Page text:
The Dirt on Ford's New 3D Dirt Detection Technology: There Isn't Any
DEARBORN, Mich., Aug. 22, 2013: Industry-first dirt detection technology uses high-resolution cameras to generate a 3D model so Ford can identify and eliminate dirt particles smaller than a grain of salt on vehicle paint surfaces Ford data show new automated vision system led to an 82 percent improvement in combined paint quality and customer satisfaction metrics for surface finish within one year Digital imaging system analyzes more than 3,000 images in 15 seconds to identify dirt particles. Previously, paint inspections were based solely on the human eye This year, the dirt detection technology launches at three more Ford assembly plants in North America, followed by two additional assembly plants in 2014
Here's the dirt on Ford's new paint technology: There isn't any.
New Ford F-Series models are the latest vehicles to benefit from the company's industry-first dirt detection technology to ensure optimal paint and surface quality. The system uses high-resolution cameras and reflected light to digitally identify surface imperfections finer than a grain of salt in final vehicle assembly, and to cue operators where to polish and buff out imperfections.
By using dirt detection technology, Ford improved paint quality and reduced customer complaints of vehicle surface finish by 82 percent within one year, as measured by customer warranty data for F-Series models produced at the company's Dearborn Truck Plant in Dearborn, Mich.
"This system ensures better paint jobs and surface finishes for Ford customers around the world," said Tom Dougan, project manager, global paint applications at Ford.
How it works
Ford's dirt detection technology takes microscopic scans of each painted vehicle surface, and then cues final assembly operators to address repairs where necessary. In the past, paint and surface inspections were based on human-eye examination.
The 3D imaging system applies varying degrees and angles of light while scoping the paint surface of vehicle bodies to identify dirt in paint and other irregular paint conditions. High-resolution images – 3,150 images are captured in 15 seconds for every vehicle made – are stitched together for a full 3D image that is digitally compared to a perfect computer model.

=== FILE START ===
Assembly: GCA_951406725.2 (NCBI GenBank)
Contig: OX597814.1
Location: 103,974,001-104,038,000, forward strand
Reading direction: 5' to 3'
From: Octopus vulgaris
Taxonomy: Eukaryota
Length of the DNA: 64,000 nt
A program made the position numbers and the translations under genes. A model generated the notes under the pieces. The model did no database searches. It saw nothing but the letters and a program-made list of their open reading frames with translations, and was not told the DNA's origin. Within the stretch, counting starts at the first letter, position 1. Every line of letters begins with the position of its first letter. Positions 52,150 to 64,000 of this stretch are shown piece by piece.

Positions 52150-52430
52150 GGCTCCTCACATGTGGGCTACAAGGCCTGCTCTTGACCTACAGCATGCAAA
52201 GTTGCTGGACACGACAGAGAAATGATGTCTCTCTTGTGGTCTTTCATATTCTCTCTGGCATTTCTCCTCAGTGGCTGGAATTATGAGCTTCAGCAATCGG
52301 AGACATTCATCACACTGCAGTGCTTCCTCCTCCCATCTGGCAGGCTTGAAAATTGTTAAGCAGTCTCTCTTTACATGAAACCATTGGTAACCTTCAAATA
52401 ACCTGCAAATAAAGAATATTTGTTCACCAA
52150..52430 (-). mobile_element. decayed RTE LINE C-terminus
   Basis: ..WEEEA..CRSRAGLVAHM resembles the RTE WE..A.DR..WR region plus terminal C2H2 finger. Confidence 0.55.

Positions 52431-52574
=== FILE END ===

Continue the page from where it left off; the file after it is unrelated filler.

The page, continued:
Click here to view a video of Ford's dirt detection technology in action.
The dirt on the dirt
Dirt particles in paint are difficult to manage with conventional quality control methods. Minute particles can enter a shop floor from multiple environmental sources, machinery or workers, which makes paint quality one of the toughest variables to control in production. Along with Dearborn Truck Plant, the automated inspection system is now being used in the United States at Ford's Kentucky Truck Plant.
"This is one of the most exciting integrations of optical science and digital technology in the automotive industry," said Dougan. "By combining innovations in vision technology, processing speed and software, Ford continues to invent new technologies that give our customers better paint quality and surpass competitor offerings."
Globally, dirt detection technology is used at three Ford assembly plants. Here are the plants and the vehicles built there:
Valencia Assembly Plant, Valencia, Spain: Ford C-MAX (Grand C-MAX and compact models) Dearborn Truck Plant, Dearborn, Mich.: Ford F-Series Kentucky Truck Plant, Louisville, Ky.: Ford Expedition, Ford Super Duty
The technology launches later this year at these plants:
Louisville Assembly Plant, Louisville, Ky.: Ford Escape Chicago Assembly Plant, Chicago: Ford Taurus, Ford Police Interceptor, Ford Explorer Oakville Assembly, Oakville, Ontario, Canada: Ford Edge, Ford Flex
In 2014, Ford will launch dirt detection technology at the following plants:
Flat Rock Assembly Plant, Flat Rock, Mich.: Ford Mustang, Ford Fusion Kansas City Assembly Plant, Claycomo, Mo.: Ford F-Series